Three-dimensional clay modeling instruction: A pathway to spatial concept formation in second language learners

Persistent Link:
http://hdl.handle.net/10150/289954
Title:
Three-dimensional clay modeling instruction: A pathway to spatial concept formation in second language learners
Author:
Serrano-Lopez, Maria A.
Issue Date:
2003
Publisher:
The University of Arizona.
Rights:
Copyright © is held by the author. Digital access to this material is made possible by the University Libraries, University of Arizona. Further transmission, reproduction or presentation (such as public display or performance) of protected items is prohibited except with permission of the author.
Abstract:
This dissertation contributes to the area of Applied Linguistics and foreign language teaching and learning by investigating whether formal instruction, as opposed to no specific instruction, plays a significant role in the acquisition of Spanish spatial prepositions: "en", "sobre", "de," and "a." The study investigates the effect of formal instruction for spatial concepts for which English native speakers could use the L1 to generate correct responses in the L2 and for spatial concepts that created confusion between the L1 and the L2. It also investigates the effect of formal instruction when prepositions are taught by rules. The study introduces a visual/spatial/kinesthetic methodology based on the Davis Symbol MasteryRTM program, originally designed to be used with juvenile and adult dyslexics. The study investigates whether 3-D clay modeling can create new mental representations of spatial concepts not existent in the L1 or resolve overlapping spatial concepts between the L1 and the L2. Advanced university learners of Spanish as a Second Language participated in this study. Results show that (a) formal instruction has a significant general effect for the mixed spatial concepts chosen for this study; (b) formal instruction has no significant effect over no specific instruction for concepts for which English native speakers could use the L1 to generate correct responses in the L2; (c) formal instruction, specifically 3-D clay intervention, can either help resolve the confusion in case of overlapping of spatial concepts between the L1 and L2 or create new mental representations not existent in the L1; and (d) formal instruction has no significant effect in the case of instruction by rules. The dissertation offers a novel theoretical explanation for why 3-D clay modeling may help resolve confusion in the case of overlapping of spatial concepts between the L1 and L2 or create new mental representations not existent in the L1. Vygotsky's Tools for Cognitive Development are extended: 3-D clay modeling provides a tool that is both concretely grounded and consciously systematically accessible. The dissertation also discusses motivation in learning based on Csikszentmihalyi's "Flow Theory".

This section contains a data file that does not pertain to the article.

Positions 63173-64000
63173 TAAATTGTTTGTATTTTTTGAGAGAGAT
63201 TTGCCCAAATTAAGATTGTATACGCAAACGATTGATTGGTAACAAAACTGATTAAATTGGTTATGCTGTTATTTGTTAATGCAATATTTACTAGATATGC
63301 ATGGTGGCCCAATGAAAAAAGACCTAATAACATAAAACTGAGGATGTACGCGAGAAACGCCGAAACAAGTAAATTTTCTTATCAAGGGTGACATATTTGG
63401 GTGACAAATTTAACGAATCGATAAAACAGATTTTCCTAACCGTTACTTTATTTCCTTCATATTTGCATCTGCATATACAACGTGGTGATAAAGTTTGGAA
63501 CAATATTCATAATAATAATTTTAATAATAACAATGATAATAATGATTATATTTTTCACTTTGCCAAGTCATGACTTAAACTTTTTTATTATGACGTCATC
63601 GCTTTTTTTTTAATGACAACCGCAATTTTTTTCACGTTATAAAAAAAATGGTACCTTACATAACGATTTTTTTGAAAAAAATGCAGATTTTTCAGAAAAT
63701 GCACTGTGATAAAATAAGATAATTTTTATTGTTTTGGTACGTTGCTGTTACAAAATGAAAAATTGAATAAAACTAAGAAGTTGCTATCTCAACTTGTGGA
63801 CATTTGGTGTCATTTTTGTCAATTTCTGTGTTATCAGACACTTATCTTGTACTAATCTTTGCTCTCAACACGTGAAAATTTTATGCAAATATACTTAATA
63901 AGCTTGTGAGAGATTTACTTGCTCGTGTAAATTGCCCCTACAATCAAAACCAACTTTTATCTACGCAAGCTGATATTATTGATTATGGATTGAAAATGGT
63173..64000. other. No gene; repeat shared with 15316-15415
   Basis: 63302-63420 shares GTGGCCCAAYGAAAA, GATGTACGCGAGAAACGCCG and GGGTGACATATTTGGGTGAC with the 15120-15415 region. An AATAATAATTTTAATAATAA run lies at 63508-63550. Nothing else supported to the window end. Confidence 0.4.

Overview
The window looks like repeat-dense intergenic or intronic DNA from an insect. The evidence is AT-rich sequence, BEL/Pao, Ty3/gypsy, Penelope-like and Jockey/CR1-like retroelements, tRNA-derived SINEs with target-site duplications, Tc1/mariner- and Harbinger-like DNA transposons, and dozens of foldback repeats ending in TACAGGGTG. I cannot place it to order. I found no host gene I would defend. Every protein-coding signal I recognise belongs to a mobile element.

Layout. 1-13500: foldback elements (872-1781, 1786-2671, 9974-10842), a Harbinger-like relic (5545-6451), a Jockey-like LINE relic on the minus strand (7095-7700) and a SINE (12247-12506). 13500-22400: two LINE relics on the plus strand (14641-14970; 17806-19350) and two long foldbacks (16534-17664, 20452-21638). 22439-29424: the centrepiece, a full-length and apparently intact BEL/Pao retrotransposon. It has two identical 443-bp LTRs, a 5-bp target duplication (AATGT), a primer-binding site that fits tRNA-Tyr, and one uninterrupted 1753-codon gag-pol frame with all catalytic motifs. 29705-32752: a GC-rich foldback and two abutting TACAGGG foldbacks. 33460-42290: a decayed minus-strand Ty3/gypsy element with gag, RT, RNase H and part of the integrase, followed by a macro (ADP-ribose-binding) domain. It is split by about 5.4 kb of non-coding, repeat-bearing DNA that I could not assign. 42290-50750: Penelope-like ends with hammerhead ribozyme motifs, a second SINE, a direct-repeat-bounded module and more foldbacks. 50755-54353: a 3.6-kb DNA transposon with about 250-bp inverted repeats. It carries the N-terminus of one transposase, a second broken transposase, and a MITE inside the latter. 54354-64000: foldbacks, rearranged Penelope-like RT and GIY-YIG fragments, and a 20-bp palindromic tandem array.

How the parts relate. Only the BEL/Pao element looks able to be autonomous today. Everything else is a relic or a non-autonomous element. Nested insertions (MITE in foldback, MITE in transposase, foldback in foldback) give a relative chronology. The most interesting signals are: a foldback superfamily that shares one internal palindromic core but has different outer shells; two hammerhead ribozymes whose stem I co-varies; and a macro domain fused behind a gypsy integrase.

Type:
text; Dissertation-Reproduction (electronic)
Keywords:
Education, Language and Literature.; Education, Bilingual and Multicultural.; Language, Modern.; Education, Special.
Degree Name:
Ph.D.
Degree Level:
doctoral
Degree Program:
Graduate College; Second Language Acquisition and Teaching
Degree Grantor:
University of Arizona
Advisor:
Waugh, Linda

Full metadata record

DC FieldValue Language
dc.language.isoen_USen_US
dc.titleThree-dimensional clay modeling instruction: A pathway to spatial concept formation in second language learnersen_US